Why “The Content Graph” Is Not The Next Generation of News

A couple weeks ago Scott Karp, founder of Publish2, began a blog post titled “The Content Graph and the Future of Brands” with:

Yesterday, two stories from Aol’s DailyFinance appeared in the Sunday print edition of the Daily Telegram, a newspaper in southern Michigan…Now I’m going to tell you why what you see on this page of the Daily Telegram could play a decisive role in the race between Aol, Demand Media, and Yahoo to win the prize of big brand advertising on the web, and why it is also pivotal to the future of news.

He goes on to detail the context for mutually beneficial interactions between large-scale content producers and traditional media institutions. The idea that this is the future of news is distressing.

The emphasis throughout the article is on large-scale content production. It focuses on the roles brand-names play in the construction of news. This is misplaced and, in my mind, ignores the lessons of the past decade.

How “The Content Graph” Sets Up Another Failed System

What Karp describes differs little from the type of one-size-fits-all news production that created organizations running large amounts of syndicated content. This traditional model of syndication has no close connection to the individual context and reality of readers. This is unchanged in Karp’s description. A newspaper in southern Michigan running stories that appeared on Aol’s finance page is no different than that same paper running a story off the Associated Press wire about finance. What relevance does content produced for Aol have to do with southern Michigan? Those are separate audiences and they deserve separate content.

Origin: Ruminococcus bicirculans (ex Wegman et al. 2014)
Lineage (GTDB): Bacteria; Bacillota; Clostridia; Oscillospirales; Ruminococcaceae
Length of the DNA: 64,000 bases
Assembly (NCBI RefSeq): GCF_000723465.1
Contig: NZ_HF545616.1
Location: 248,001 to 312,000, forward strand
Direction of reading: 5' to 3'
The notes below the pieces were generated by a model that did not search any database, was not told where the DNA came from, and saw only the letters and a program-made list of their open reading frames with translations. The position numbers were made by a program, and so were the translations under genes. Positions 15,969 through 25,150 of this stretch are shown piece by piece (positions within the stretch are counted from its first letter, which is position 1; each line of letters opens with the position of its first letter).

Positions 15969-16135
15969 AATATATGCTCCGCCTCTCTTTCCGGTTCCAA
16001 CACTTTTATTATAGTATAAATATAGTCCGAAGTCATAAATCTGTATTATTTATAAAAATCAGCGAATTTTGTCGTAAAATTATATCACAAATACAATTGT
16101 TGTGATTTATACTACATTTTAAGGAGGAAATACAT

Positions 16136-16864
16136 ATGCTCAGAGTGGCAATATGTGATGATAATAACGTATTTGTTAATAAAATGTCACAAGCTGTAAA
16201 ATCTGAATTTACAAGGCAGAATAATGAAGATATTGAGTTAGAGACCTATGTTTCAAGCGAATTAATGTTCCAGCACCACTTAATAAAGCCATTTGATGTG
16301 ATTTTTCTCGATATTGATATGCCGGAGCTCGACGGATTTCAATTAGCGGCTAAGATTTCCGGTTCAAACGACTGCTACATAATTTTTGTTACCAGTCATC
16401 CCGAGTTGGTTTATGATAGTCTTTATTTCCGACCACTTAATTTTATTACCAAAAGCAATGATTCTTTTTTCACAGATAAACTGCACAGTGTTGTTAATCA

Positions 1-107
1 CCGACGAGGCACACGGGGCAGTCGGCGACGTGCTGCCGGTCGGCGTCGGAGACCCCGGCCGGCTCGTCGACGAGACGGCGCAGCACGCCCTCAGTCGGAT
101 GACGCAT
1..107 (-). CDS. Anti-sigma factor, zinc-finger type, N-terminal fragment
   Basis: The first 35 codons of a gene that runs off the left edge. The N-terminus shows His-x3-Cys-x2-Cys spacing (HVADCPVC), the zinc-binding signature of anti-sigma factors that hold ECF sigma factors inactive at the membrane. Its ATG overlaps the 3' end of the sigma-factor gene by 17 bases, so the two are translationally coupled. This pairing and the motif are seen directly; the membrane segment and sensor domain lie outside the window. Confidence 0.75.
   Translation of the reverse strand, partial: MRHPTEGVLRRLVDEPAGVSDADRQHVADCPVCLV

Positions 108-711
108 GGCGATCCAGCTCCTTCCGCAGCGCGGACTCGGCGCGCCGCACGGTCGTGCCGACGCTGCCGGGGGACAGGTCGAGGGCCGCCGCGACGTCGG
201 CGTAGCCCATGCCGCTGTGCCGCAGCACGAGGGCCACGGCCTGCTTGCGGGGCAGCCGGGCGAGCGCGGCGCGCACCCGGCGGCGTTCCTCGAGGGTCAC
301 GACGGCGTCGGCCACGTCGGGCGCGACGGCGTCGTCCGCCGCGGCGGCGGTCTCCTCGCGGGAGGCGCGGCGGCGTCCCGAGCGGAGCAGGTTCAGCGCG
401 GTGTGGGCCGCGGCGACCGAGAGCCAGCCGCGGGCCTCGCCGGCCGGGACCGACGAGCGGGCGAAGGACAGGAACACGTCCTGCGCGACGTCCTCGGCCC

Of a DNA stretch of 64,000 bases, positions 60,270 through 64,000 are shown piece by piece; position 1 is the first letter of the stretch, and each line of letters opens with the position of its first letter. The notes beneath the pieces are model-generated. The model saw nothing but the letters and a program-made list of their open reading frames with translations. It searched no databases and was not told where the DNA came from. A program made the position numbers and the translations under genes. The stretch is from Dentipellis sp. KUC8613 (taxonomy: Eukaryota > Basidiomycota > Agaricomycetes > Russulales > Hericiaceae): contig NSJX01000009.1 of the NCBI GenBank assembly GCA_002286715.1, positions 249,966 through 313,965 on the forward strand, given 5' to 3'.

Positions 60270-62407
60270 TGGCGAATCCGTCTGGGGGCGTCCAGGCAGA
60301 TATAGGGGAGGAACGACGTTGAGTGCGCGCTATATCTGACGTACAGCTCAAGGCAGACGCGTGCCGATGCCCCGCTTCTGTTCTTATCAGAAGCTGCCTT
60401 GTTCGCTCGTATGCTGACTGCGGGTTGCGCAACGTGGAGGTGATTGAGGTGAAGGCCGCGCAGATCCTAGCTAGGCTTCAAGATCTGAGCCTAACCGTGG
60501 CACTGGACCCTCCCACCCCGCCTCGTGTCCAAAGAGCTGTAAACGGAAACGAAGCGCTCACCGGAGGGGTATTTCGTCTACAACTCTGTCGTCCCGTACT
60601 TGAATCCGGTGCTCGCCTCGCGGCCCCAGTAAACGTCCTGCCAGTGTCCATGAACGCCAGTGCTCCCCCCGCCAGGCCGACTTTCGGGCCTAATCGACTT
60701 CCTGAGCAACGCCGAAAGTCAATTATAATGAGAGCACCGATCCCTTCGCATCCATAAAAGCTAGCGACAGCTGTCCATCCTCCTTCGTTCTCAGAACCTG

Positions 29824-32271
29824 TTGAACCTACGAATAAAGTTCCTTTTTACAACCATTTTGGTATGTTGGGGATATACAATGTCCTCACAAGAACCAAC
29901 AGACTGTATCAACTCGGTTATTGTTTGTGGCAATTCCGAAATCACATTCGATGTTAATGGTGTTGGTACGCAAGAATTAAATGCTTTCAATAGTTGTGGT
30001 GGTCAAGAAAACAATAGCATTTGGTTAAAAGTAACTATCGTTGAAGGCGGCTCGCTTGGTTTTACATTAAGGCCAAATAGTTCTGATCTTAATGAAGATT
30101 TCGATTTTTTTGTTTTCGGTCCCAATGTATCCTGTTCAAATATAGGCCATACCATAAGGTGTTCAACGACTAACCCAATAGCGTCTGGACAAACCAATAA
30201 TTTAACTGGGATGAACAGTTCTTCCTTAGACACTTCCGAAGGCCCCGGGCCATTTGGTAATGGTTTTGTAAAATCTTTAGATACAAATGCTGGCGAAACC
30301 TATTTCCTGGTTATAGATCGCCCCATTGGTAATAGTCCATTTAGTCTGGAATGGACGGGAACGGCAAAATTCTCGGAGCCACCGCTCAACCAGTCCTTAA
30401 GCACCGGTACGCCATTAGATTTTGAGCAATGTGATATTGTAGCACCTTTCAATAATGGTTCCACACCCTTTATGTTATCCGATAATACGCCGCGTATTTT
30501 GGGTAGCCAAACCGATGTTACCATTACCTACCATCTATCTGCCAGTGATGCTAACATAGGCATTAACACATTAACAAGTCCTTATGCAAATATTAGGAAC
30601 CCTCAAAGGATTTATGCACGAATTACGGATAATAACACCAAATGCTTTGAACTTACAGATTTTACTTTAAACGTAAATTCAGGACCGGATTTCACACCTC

Furthermore, what’s the pitch for news organizations here? There is not value in a news organization saying, “We take news stories you already ignore online and put them in print.” That does not sound like a winning proposition or a way to build a healthy foundation for journalism.

If the best hope for news organizations is to take content from a struggling internet company like Aol and republish it in print we are in worse shape then previously imagined. Reinventing journalism should be about new ideas and new models for content. It should not be about tired, failed methods of content syndication.

Losing Sight of the Individual

Lost among this collection of high-profile brands is the individual. Throughout “The Content Graph,” Karp never once mentions the role of a strong individual writer in this. All the focus is placed on impersonal brands.

Aol, Demand Media, and Yahoo are not even close to the top of my list of inspiring content producers. Instead, I think of John Gruber, Dan Benjamin, Gina Trapani, and Jason Kottke. These are individuals who have leveraged the power of today’s tools to create strong personal publishing powerhouses.

The tools we have at our disposal these days allow for an individual level of empowerment that provides a strong foundation for any news organization. From a news perspective this should be invigorating. It should drive us to think of innovative solutions to content that do not revolve around corporate brand names.

Dan Benjamin, for example, produces a series of podcasts that individually provide more value to me than any traditional news organization. What if news organizations syndicated this quality content that dealt with specific contexts instead of relying upon vague, bland stories? That would certainly give the news organization more value to pitch to readers.

To power the future of news, I would put my money behind a collection of these linchpins. Individuals who understand their audience and speak directly to experiences are far more worthy of my attention then a news organization republishing worthless content that nobody reads on Aol anyway.